Action promised to stop CFC11 use
The delegates to last week’s Montreal Protocol meeting have promised “a sweeping response” to evidence of a rise in CFC11 emissions.
Recent news that emissions of CFC11, an ozone-depleting gas once used as a refrigerant and blowing agent, have been increasing since 2012 was high on the agenda of the 40th Open-Ended Working Group (OEWG) of the Montreal Protocol meeting in Vienna.
Opening the meeting, Tina Birmpili, executive secretary of UN Environment’s Ozone Secretariat, said: “It is in these moments that the mechanisms of the international community are more valuable than ever. We cannot relax our vigilance for a second. We cannot let this go unaddressed. Any illegal consumption and production of CFC11 demands decisive action.”
The rise in CFC11 emissions were first uncovered by members of the Montreal Protocol’s Scientific Assessment Panel and published in Nature. Prior to the meeting the Environmental Investigation Agency (EIA) released evidence that the polyurethane foam sector in China was the source.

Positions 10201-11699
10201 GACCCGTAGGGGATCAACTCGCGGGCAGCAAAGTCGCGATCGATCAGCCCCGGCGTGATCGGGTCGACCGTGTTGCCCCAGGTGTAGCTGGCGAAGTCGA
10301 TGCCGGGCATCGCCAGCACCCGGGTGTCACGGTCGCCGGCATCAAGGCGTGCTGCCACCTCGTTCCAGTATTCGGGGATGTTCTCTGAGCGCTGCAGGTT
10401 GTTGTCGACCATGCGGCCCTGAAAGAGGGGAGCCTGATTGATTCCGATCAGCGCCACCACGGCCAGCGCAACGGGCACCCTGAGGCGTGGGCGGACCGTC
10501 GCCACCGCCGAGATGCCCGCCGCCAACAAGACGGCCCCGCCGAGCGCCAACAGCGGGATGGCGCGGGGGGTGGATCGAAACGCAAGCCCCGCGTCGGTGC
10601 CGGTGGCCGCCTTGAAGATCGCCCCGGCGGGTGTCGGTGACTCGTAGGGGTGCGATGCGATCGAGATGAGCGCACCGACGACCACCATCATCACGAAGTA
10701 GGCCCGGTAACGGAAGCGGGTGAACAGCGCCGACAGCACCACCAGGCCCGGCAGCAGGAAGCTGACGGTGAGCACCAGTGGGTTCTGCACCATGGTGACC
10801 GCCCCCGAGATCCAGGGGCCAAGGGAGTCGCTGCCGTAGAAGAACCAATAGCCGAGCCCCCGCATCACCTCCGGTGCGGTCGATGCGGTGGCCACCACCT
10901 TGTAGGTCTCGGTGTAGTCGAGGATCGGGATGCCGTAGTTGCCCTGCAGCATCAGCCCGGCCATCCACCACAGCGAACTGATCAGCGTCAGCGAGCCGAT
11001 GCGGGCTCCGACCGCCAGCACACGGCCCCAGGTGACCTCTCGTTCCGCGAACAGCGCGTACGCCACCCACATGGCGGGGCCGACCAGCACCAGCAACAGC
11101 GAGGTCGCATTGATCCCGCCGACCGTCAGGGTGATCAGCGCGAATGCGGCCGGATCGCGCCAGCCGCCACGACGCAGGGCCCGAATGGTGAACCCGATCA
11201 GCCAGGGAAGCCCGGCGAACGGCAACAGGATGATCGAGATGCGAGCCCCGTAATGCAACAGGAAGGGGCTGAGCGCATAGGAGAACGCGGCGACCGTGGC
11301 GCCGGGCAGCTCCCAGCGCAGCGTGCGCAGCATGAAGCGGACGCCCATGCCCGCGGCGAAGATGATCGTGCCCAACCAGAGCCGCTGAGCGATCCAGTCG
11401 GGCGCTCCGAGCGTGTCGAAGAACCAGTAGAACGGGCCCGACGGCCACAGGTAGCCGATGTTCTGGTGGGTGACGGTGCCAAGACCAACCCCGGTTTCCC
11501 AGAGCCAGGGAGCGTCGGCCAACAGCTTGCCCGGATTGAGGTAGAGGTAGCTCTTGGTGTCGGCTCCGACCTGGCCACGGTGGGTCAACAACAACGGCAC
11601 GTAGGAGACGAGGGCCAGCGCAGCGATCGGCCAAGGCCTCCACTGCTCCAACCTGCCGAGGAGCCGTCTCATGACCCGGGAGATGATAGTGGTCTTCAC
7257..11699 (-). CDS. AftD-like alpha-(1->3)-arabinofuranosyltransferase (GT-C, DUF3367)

Despite this, the parties at the meeting insisted that the exact sources of these emissions have yet to be fully verified and accounted for. However, the parties called for an urgent response based on a full review of the latest findings, with delegates unanimously agreeing to definitively quantify, locate and halt these emissions.
The call for “a sweeping response” identified the need for the Scientific Assessment Panel to report on the unexpected increase of CFC11 emissions, including additional information regarding atmospheric monitoring and modelling with respect to such emissions.
The Protocols’s Technology and Economic Assessment panel (TEAP) was also asked to provide the parties with information on potential sources of emissions of CFC11 and related controlled substances from potential production and uses, as well as from banks, that may have resulted in emissions of CFC11 in unexpected quantities in the relevant regions.
A deadline for all parties to submit relevant scientific and technical information on related emissions monitoring was set for March 1, 2019.
Other key issues addressed by this body included an assessment of opportunities to enhance energy efficiency in the refrigeration and air conditioning sector while phasing down HFCs and implementation of the Kigali Amendment including destruction technologies for controlled substances and data reporting.
The 30th Meeting of the Parties (MOP 30) to the Montreal Protocol on Substances that Deplete the Ozone Layer is scheduled to convene from 5-9 November 2018.